DEFINITION 12. Let J be a poset considered as a category; we call "category of phanerons of type" the category  of which objects are diagrams of scheme J on PHo, that is to say covariant functors , and the morphisms are natural transformations of functors.

     Remember that a natural transformation of functors is a family of morphisms such that, for each morphism of , we have the commutative diagram:

    We have moved up another level. For a suitable poset J, we can obtain all possible forms of configurations of objects which can be present to any mind, that is to say all abstract forms of phanerons. These forms are determined a priori by the forms of the perception, present perceptions or previously memorized perceptions.

     Now, we are able to approach the phenomenology of representation in formal terms. In a representation one collective totality stands for another, that is to say that one phenomenon is substituted for another. Therefore, in our model a diagram is substituted for another. The complex relations that these two totalities can have in the exterior world are clearly represented by the corresponding connections of diagrams. A representation theory is consequently possible using the categories of phanerons . In this way the problem of the representation of knowledge by means of semantic networks can be reduced, because we have the possibility of "foliation" by means of our elementary sub networks.


5This hypothesis is also considerably substantiated by neurophysical considerations. Indeed the "mental object" is identified by J. P. Changeux [13] with the physical state created by the electrical and chemical activity of large "assemblies" of neurons, mathematically described by a graph, discrete, close and autonomous. Now, each neuron is formally equivalent to n-adic relations between the other neurons belonging to the assembly with which it is linked. Therefore, it seems right to consider that this assembly is, formally a connnected relational structure.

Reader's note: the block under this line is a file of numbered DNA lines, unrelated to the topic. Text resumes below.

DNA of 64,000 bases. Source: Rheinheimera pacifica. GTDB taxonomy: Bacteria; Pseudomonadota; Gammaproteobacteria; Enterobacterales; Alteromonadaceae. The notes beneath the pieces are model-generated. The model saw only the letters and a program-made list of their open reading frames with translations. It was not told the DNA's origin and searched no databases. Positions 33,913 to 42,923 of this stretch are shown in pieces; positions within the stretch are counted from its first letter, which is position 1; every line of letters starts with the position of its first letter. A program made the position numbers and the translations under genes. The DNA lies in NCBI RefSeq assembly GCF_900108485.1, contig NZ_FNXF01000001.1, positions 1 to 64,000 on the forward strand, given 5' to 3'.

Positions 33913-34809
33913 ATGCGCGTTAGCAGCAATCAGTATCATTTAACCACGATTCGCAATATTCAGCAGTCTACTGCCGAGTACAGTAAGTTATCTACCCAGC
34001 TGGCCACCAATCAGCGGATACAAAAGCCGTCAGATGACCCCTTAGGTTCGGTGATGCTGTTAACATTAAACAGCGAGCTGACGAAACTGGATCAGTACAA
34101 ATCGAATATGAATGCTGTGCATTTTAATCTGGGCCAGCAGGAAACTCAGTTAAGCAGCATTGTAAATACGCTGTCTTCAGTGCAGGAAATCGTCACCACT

6The interest of a reduction thesis lies not only in the result and its consequences but also in the mechanism of proof based on the addition to every n tuple of of a new element which corresponds to the "quality of feeling" of the n-tuple itself. This element can be interpreted as the partial determination of the mind which precisely constitutes this n- tuple in a greater entity in the perceptual judgement. This establishes a correspondence between the "external" relation structure (built by the community) and the "internal" structure in which all adicities (arities) have been increased by 1. This correspondence is defined as follows:

 Moreover, this interpretation allows us to conceive the external structure as a cause of the internal structure in a dialectic process (see). Then, eidetic structures can be interpreted as causal structures assigned to external objects the forms of which are imposed by the specific mechanisms of the perception. This remark also justifies the removal of the division between an external category and an internal category, the former becoming a subcategory of the latter. Therefore, we can consider that the external category contains objects without physical materiality.

7Pytagoreans, followers of Pythagoras, assigned deep mystical significance to certain low integers. Peirce realised that he was doing the same!